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Tenants to pay landlord $3000 over cockroach dispute

A Sydney couple have been ordered to pay their landlords $3000 for vacating an inner-city property just four days into their lease, due to a cockroach issue.

In a recent case, the Civil and Administrative Tribunal of New South Wales, heard the tenants had signed up for a 12-month lease, which started on April 28, 2023, but a dispute arose after they moved in and encountered cockroaches in various parts of the house including the linen cupboard, living areas, bedrooms, and bathroom.

They reported finding the insects on walls, doors, and other surfaces, according to Domain.

The situation led them to contact the property manager the day after collecting the keys, expressing discomfort over the presence of the cockroaches, especially as they had a crawling baby.

As evidence, the tenants submitted six videos and a photo to the tribunal, showing both live and dead cockroaches.

Despite their complaints, a pest control inspection conducted two days after they returned the keys to the property revealed only a “small amount of activity,” which was promptly treated.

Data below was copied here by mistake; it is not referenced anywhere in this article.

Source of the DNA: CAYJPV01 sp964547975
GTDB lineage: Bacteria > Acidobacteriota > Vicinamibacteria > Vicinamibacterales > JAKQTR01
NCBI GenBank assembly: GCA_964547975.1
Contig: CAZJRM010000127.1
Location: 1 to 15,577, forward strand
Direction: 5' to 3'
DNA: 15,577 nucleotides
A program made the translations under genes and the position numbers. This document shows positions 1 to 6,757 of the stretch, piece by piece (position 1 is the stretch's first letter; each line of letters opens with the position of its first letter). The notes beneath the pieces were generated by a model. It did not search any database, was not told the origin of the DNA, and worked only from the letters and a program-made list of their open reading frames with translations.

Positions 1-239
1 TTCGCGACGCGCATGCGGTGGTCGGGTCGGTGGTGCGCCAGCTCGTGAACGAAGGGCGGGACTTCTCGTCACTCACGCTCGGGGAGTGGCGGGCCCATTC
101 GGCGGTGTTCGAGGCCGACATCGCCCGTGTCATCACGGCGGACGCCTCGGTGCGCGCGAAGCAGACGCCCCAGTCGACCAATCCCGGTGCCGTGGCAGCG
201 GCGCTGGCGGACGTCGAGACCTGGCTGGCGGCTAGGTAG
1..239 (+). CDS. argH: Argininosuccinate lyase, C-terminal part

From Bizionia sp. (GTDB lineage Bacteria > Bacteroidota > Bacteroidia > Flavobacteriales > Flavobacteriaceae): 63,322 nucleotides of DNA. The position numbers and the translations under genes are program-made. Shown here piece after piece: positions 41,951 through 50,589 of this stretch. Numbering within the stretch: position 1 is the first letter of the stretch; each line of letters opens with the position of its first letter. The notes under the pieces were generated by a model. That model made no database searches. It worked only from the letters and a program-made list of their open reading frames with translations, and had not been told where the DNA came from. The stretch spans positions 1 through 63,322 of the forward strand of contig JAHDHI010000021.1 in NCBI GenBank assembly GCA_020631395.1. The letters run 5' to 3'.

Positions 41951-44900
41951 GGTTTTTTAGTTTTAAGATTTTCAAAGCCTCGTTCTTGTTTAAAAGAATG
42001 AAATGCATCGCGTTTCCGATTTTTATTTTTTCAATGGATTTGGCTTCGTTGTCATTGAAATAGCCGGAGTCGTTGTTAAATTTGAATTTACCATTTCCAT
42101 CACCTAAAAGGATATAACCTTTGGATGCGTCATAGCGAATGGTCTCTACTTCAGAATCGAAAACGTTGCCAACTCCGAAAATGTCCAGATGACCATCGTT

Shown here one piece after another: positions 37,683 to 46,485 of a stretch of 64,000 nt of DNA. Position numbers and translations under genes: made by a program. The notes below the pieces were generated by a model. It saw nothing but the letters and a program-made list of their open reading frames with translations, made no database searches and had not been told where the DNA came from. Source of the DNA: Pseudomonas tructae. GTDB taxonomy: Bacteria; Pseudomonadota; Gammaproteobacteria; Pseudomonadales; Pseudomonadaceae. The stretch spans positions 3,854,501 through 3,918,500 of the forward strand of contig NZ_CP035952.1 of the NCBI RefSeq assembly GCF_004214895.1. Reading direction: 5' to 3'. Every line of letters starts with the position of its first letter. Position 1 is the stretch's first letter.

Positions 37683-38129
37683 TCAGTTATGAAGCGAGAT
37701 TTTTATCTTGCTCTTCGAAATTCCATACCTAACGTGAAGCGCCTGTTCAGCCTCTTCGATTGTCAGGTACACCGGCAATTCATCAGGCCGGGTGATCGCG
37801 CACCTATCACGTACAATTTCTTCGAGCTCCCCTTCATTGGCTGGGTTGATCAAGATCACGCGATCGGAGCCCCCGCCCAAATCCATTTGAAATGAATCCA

The property manager, citing the inspection by the pest control company, deemed the claim of an uninhabitable property due to pest infestation as unsubstantiated.

The property manager informed the tenants that their departure was considered a lease break.

In the tribunal, Ross Glover, the presiding member, concluded that the tenants were not justified in vacating the property.

He noted that while the presence of pests was acknowledged, there was insufficient evidence to classify it as an infestation or to deem the property as not reasonably clean.

Mr Glover emphasised that the condition of the property did not pose significant health or safety risks.

He further clarified that the law allows tenants to seek the tribunal’s permission to end a tenancy but does not permit them to unilaterally terminate it.

As a result, the tenants were not entitled to vacate and were responsible for the property remaining vacant for an additional four weeks until it was leased again.

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Kylie Dulhunty

Kylie Dulhunty is the Editor at Elite Agent.